If the dripping (any dripping—no matter how small it is, it is not wanted) is coming from a threaded fitting, you can fix it yourself if you are comfortable doing minor mechanical work. Close off the skimmer mouth with a block off plate and turn the multiport to closed. If your return has a valve on the outside of the pool, close that as well. Drain the section in question by removing the hose out of the threaded pipe in question with channel locks. Liberally add silicone to the threads. Then rethread the hose in using channel locks being very careful not to over tighten it. Stop immediately once you feel resistance.
Check the Pool Filter
Some types of pool filters have drain plugs that can start leaking. If this is where the water is coming from, simply apply silicone to the threads and retighten in the same manner.
In addition, most pool filters have at least one pressure gauge with a release valve. If the leak is from the release valve, try to tighten it; if it won’t tighten, stop. It must be replaced. Make a note of your filter’s make and model and bring that information with you to your local pool supply store.
If the pressure gauge fitting is leaking, remove it with a wrench. Apply Teflon tape to the thread and reattach the gauge fitting. Pro Tip: the correct way to apply Teflon tape is to hold the gauge in your left hand and apply the tape away from you. That way, when the gauge is screwed back in, the Teflon stays on the threads and keeps itself on, instead of unwrapping itself.
If you see water leaking out of your pump motor between the housing and the motor, call a professional. This means the spring loaded mechanism inside that keeps the water from the motor has failed and must be replaced, which requires electrically disconnecting it and taking apart the pump.
Assess for Liner Rips Around Ladder and Stairs
If the water level is below the skimmer mouth and return fitting and there are no other penetrations where you can see leaking, there is a good chance the liner has ripped. When this happens, the water usually stops leaking once it reaches the same level as the tear. The best way to find a leak in the liner is to first inspect any areas where there are ladders, stairs, or anything else rubbing on the liner floor or walls for tears or wear marks. If anything looks suspect, gently squirt the pH tester liquid near the location of the wear. If it is the source of the leak, you will see it suck in the liquid.
Follow the instructions on the underwater patch kit for the proper repair procedure. These kits sometimes only get used once or twice during a pool’s lifetime so don’t be afraid to use a bigger piece of material than is needed. You want a piece that is big enough to properly adhere to the liner and completely cover the tear once you have surrounded the tear with glue.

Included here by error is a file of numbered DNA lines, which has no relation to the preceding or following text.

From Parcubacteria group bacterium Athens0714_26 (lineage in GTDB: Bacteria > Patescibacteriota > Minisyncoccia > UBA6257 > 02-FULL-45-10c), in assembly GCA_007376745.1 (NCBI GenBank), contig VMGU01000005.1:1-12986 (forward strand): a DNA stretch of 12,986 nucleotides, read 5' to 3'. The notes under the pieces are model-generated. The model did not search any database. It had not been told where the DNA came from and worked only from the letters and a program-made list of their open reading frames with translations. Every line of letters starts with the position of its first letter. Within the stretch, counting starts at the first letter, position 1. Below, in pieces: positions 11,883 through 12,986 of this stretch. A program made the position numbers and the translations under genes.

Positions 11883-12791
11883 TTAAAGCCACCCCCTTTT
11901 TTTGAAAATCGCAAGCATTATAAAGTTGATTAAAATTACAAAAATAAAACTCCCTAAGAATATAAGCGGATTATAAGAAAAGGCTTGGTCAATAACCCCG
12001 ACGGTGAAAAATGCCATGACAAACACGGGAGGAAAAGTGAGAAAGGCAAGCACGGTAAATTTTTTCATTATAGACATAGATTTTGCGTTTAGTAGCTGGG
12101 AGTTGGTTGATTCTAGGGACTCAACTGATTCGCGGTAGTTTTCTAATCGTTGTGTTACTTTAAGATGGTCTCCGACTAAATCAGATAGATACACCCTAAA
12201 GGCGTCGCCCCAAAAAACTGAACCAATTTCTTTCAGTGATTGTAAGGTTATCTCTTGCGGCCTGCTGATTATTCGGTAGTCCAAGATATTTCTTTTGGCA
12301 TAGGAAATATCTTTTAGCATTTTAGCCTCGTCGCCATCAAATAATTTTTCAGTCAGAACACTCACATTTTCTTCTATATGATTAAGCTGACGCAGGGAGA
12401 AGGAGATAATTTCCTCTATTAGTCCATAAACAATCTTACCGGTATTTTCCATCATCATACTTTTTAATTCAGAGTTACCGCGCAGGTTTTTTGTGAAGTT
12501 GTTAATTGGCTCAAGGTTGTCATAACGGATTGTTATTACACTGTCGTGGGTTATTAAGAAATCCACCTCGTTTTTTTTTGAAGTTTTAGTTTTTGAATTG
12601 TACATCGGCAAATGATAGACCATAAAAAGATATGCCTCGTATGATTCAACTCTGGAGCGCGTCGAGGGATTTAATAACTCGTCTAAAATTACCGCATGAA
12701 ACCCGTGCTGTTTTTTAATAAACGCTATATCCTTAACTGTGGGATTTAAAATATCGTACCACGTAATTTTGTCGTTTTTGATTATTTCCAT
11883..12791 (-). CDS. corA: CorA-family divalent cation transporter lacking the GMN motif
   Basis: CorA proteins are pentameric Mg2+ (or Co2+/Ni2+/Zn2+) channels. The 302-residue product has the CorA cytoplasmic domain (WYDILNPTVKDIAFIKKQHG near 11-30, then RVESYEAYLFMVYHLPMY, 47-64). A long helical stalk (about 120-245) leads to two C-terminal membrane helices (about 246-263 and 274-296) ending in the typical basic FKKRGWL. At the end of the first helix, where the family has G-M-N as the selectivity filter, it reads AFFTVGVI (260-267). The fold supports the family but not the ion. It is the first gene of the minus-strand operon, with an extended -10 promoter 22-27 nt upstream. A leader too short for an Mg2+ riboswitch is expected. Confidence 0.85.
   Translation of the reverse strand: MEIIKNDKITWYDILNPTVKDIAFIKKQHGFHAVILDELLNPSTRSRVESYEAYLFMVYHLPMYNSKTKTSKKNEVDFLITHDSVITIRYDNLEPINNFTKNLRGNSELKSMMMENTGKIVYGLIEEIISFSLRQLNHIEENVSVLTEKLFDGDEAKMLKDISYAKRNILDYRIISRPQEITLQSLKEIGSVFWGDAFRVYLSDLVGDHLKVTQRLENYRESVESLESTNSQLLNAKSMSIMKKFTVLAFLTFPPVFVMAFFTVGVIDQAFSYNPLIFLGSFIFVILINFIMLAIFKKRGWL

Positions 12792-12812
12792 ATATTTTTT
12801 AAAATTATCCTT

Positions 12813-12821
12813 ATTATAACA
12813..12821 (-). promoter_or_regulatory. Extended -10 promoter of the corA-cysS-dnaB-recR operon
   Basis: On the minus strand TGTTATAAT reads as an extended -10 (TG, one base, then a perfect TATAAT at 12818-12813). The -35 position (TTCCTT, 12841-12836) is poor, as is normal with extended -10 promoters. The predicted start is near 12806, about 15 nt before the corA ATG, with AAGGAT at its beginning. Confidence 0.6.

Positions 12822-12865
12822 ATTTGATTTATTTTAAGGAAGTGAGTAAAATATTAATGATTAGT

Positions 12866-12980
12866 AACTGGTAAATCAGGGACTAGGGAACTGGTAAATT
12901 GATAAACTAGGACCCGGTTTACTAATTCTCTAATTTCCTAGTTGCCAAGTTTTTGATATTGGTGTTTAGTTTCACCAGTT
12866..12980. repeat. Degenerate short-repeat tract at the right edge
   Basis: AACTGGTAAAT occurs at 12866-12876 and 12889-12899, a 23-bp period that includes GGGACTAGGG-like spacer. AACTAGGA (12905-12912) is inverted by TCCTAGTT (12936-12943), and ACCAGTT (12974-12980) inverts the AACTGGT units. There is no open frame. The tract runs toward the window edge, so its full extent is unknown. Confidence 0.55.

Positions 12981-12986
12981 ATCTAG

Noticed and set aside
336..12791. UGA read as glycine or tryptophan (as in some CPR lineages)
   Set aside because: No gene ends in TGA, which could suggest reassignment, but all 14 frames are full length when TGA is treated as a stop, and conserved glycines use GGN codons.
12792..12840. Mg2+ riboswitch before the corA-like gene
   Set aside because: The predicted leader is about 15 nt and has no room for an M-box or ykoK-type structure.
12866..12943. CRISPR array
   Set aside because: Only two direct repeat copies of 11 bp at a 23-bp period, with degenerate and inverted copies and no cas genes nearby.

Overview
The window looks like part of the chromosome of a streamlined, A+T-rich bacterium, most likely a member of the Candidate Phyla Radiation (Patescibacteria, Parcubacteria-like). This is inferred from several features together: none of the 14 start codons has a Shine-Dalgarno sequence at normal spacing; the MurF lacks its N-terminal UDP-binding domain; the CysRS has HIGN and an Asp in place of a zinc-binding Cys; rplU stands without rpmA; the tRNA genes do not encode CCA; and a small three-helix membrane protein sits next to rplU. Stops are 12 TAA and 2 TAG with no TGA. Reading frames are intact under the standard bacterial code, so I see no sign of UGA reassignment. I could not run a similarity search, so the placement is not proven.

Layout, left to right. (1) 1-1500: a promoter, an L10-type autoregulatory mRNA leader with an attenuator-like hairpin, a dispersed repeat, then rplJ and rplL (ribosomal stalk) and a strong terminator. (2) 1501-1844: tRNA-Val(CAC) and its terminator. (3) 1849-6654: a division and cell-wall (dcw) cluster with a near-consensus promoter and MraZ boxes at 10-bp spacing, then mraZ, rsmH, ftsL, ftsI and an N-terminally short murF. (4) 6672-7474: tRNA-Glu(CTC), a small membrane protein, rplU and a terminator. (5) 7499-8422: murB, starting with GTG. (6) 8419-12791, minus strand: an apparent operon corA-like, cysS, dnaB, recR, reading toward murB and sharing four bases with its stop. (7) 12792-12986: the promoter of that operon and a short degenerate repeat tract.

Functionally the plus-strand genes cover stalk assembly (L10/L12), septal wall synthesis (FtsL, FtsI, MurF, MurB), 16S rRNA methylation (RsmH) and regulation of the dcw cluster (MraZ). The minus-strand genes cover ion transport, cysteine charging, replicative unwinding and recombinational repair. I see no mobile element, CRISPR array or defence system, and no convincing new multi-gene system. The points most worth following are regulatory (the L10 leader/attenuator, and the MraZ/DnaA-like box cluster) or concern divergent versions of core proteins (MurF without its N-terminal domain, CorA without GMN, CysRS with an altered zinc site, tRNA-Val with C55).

Check the Bottom of the Pool
If there are no wear marks and the water level has stopped dropping somewhere between the floor of the pool and the skimmer mouth and return fittings, then it’s time to get wet! Carefully enter the pool with the pH tester kit and slowly go around the water level looking and feeling for tears. Even a small tear is something that must be patched. Once you feel that a potential tear has been identified, squirt some pH testing liquid on the tear. If it sucks it in, then you found your leak. Use the underwater patch kit to repair it.
If your tear is on a seam of the liner, call a professional for an evaluation. Most of the time when the liner starts to rip at the seam, even if patched, the rip will travel down the seam length and get bigger, eventually ending with complete failure.
When to Call a Professional
Of course, not all pool systems are created equal and some are more complicated than others. If at any time you do not feel comfortable doing any of these steps or the leak has not stopped, call a professional. Also, as mentioned before, if your leak is coming from an area more complex (like the pump) or you find that a tear on the liner has developed at the seam please call a professional so they can assess your exact scenario and help you choose the most cost effective repair.